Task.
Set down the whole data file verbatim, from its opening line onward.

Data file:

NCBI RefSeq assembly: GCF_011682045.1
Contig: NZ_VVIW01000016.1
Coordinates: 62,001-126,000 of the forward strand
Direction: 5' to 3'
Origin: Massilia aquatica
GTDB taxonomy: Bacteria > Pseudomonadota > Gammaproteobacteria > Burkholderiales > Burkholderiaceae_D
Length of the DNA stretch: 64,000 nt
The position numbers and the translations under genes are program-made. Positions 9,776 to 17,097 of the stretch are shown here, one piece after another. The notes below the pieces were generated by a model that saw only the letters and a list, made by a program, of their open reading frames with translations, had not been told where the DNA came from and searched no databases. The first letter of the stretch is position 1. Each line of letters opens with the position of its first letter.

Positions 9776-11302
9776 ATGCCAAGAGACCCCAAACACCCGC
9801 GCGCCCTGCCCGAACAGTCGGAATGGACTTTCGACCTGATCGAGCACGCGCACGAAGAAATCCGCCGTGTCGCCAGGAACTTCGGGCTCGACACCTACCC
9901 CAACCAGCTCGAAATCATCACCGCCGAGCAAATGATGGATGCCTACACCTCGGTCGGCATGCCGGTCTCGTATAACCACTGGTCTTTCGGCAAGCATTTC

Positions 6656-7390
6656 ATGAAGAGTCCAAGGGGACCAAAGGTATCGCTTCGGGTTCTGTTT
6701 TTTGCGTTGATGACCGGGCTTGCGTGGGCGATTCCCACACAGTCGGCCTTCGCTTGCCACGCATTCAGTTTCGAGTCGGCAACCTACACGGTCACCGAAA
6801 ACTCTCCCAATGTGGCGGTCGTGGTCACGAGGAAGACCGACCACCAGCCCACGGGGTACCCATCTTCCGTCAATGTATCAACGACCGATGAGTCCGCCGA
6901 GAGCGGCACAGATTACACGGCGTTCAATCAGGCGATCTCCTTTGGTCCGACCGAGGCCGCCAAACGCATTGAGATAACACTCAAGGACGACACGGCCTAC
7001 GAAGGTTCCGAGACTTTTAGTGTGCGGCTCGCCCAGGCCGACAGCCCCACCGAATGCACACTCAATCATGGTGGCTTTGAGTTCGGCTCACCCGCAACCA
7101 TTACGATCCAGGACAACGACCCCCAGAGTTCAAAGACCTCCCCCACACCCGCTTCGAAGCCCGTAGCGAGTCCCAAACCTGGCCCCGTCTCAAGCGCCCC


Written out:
NCBI RefSeq assembly: GCF_011682045.1
Contig: NZ_VVIW01000016.1
Coordinates: 62,001-126,000 of the forward strand
Direction: 5' to 3'
Origin: Massilia aquatica
GTDB taxonomy: Bacteria > Pseudomonadota > Gammaproteobacteria > Burkholderiales > Burkholderiaceae_D
Length of the DNA stretch: 64,000 nt
The position numbers and the translations under genes are program-made. Positions 9,776 to 17,097 of the stretch are shown here, one piece after another. The notes below the pieces were generated by a model that saw only the letters and a list, made by a program, of their open reading frames with translations, had not been told where the DNA came from and searched no databases. The first letter of the stretch is position 1. Each line of letters opens with the position of its first letter.

Positions 9776-11302
9776 ATGCCAAGAGACCCCAAACACCCGC
9801 GCGCCCTGCCCGAACAGTCGGAATGGACTTTCGACCTGATCGAGCACGCGCACGAAGAAATCCGCCGTGTCGCCAGGAACTTCGGGCTCGACACCTACCC
9901 CAACCAGCTCGAAATCATCACCGCCGAGCAAATGATGGATGCCTACACCTCGGTCGGCATGCCGGTCTCGTATAACCACTGGTCTTTCGGCAAGCATTTC

Positions 6656-7390
6656 ATGAAGAGTCCAAGGGGACCAAAGGTATCGCTTCGGGTTCTGTTT
6701 TTTGCGTTGATGACCGGGCTTGCGTGGGCGATTCCCACACAGTCGGCCTTCGCTTGCCACGCATTCAGTTTCGAGTCGGCAACCTACACGGTCACCGAAA
6801 ACTCTCCCAATGTGGCGGTCGTGGTCACGAGGAAGACCGACCACCAGCCCACGGGGTACCCATCTTCCGTCAATGTATCAACGACCGATGAGTCCGCCGA
6901 GAGCGGCACAGATTACACGGCGTTCAATCAGGCGATCTCCTTTGGTCCGACCGAGGCCGCCAAACGCATTGAGATAACACTCAAGGACGACACGGCCTAC
7001 GAAGGTTCCGAGACTTTTAGTGTGCGGCTCGCCCAGGCCGACAGCCCCACCGAATGCACACTCAATCATGGTGGCTTTGAGTTCGGCTCACCCGCAACCA
7101 TTACGATCCAGGACAACGACCCCCAGAGTTCAAAGACCTCCCCCACACCCGCTTCGAAGCCCGTAGCGAGTCCCAAACCTGGCCCCGTCTCAAGCGCCCC